Tintin is all about the macguffin. There’s really no goal for him other than figuring out what the mystery of the scrolls contained within three model boats is all about. This presents the films biggest issue, it’s story. I’m getting this out the way early because there is plenty of good to follow. The story is plain flawed in it’s execution. We don’t get a good introduction to Tintin and his world other than he likes investigating stuff. The villain takes his sweet time giving you a reason to hate him, in fact I was weary that they’d resort to the hero being talked into helping the villain trope that happens in some lazier adventure films, Indiana Jones And The Kingdom Of The Crystal Skull for one example. On top of that Tintin doesn’t really have any idea what the villains end game is. He ends up setting out to thwart him before he has any real idea of what it is that Ivan Sakharine (Daniel Craig) is after and why he should stop him. There really should be a clear end goal established within the first 25 minutes or so. Add to that the stories rushed pacing where Tintin is literally constantly working things out and solving smaller mysteries without the slightest hint of downtime and you’ve got a film that doesn’t know when to let up.

Thompson & Thompson played by real life not-twins Simon Pegg and Nick Frost. Met Nick once. Nice chap.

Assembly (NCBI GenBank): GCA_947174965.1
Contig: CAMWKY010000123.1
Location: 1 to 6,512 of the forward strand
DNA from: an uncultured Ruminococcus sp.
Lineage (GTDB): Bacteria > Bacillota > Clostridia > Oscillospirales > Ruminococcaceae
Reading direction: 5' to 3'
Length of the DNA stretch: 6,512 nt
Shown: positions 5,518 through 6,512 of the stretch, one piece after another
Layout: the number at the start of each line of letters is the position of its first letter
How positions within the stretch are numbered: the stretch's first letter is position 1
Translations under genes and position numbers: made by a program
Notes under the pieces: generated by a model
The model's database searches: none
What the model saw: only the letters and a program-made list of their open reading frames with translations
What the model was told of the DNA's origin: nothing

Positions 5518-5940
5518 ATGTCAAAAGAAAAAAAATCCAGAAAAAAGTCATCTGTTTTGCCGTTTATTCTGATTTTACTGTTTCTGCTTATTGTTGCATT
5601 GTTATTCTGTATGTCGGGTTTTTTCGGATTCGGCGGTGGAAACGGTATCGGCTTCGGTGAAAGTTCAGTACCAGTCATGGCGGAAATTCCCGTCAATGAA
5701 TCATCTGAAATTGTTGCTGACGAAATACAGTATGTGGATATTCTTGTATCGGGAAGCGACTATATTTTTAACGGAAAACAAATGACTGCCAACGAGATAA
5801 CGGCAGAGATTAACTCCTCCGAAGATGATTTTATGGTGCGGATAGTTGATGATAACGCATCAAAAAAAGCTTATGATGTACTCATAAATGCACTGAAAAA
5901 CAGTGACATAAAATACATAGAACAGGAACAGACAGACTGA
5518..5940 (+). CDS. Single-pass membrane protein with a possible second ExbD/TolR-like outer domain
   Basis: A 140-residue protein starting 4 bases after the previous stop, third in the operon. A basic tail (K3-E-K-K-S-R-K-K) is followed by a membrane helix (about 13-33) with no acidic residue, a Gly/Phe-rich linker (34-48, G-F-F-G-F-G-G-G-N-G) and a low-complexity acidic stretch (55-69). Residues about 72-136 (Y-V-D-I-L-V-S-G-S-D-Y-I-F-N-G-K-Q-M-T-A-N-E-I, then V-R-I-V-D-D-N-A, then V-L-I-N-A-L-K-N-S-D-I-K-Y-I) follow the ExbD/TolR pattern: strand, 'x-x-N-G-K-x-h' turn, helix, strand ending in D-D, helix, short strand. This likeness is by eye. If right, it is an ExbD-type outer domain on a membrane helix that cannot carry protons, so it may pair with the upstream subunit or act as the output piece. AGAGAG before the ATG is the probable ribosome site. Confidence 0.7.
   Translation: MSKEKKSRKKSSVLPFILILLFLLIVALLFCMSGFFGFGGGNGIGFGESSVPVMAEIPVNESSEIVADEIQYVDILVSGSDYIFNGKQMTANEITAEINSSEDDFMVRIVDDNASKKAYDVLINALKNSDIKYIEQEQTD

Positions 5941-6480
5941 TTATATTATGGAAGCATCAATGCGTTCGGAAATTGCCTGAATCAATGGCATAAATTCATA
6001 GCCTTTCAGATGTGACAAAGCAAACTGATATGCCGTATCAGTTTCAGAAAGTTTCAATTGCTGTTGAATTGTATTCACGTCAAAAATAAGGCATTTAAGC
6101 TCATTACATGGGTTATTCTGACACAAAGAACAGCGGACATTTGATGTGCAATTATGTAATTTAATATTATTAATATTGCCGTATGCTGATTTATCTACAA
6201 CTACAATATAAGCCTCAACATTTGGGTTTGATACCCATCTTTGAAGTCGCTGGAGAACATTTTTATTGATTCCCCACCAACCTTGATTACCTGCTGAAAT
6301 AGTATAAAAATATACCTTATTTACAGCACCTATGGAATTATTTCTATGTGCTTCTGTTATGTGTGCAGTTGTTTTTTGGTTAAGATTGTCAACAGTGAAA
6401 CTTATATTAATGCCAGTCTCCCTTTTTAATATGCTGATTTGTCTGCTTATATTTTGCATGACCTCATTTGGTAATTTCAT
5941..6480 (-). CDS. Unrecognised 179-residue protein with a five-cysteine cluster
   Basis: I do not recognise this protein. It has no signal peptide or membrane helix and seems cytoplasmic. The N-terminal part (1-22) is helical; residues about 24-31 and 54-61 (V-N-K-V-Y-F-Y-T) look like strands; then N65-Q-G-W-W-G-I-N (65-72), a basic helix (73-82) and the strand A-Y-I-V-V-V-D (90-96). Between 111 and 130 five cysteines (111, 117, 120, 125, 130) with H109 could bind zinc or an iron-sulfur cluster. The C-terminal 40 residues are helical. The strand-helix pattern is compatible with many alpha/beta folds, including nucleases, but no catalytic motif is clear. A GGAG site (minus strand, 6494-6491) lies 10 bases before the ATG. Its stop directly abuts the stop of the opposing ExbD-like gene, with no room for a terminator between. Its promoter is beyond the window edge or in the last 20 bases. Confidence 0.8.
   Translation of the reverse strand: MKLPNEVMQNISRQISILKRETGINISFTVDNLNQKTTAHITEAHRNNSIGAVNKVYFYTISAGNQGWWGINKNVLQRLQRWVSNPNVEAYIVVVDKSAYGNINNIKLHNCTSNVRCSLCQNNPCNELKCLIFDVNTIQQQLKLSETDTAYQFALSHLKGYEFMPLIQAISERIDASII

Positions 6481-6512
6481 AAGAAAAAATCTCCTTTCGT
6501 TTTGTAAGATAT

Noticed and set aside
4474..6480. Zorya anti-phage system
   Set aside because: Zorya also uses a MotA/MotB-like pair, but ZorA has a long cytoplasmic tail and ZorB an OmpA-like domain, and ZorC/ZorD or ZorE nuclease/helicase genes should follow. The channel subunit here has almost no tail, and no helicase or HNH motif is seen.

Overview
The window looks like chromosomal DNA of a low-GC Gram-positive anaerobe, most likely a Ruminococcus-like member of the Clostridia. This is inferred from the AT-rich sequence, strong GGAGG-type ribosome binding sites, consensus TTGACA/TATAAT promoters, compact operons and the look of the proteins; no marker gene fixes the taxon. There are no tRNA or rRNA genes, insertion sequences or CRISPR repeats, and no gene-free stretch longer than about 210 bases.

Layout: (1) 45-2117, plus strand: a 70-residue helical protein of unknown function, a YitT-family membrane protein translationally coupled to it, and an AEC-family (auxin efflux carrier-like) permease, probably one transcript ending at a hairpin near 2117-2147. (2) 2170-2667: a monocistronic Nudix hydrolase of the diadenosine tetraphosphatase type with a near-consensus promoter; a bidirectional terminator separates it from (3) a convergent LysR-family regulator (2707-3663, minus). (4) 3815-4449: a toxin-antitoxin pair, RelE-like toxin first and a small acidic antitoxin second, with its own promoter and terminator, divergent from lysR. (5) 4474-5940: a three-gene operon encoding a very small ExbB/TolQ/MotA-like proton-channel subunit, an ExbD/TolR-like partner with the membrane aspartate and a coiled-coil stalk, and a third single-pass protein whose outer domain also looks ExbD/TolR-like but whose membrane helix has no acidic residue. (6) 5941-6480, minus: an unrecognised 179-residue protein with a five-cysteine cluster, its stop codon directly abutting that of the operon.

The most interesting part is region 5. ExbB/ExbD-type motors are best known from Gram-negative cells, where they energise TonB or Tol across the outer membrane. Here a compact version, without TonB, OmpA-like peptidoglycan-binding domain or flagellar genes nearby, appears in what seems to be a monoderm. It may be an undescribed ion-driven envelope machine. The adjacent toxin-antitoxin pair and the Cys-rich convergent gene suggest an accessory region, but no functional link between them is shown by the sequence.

For a good story to flow you need to start off strong, build the tension and mystery slowly, reveal the goal of the hero or villain and then spend the middle part of the film moving the audience back and forth from high to low points, from fast paced action to moments of space and clarity. Because this film lacks any slower moments, even a walk through a desert is swiftly pushed into a action packed dream sequence, we rarely get the time to really explore the characters of Tintin and Haddock. We get enough to understand who they are and what their basic relationship is but not enough to truly learn what makes them who they are today barring one motivational speech from Haddock at the end of the films second act. What this story reeks of is a case of too many ideas being forced in by too many, to be fair quite talented, writers. The film was scribed by Dr Who boss Stephen Moffat, Spaced’s Edgar Wright and Joe Cornish of Adam & Joe fame, although most of you will know him as the director of Attack the Block. On their own they can create some real magic but together they seem to be unaware of when it’s time to slow down and let the story breath.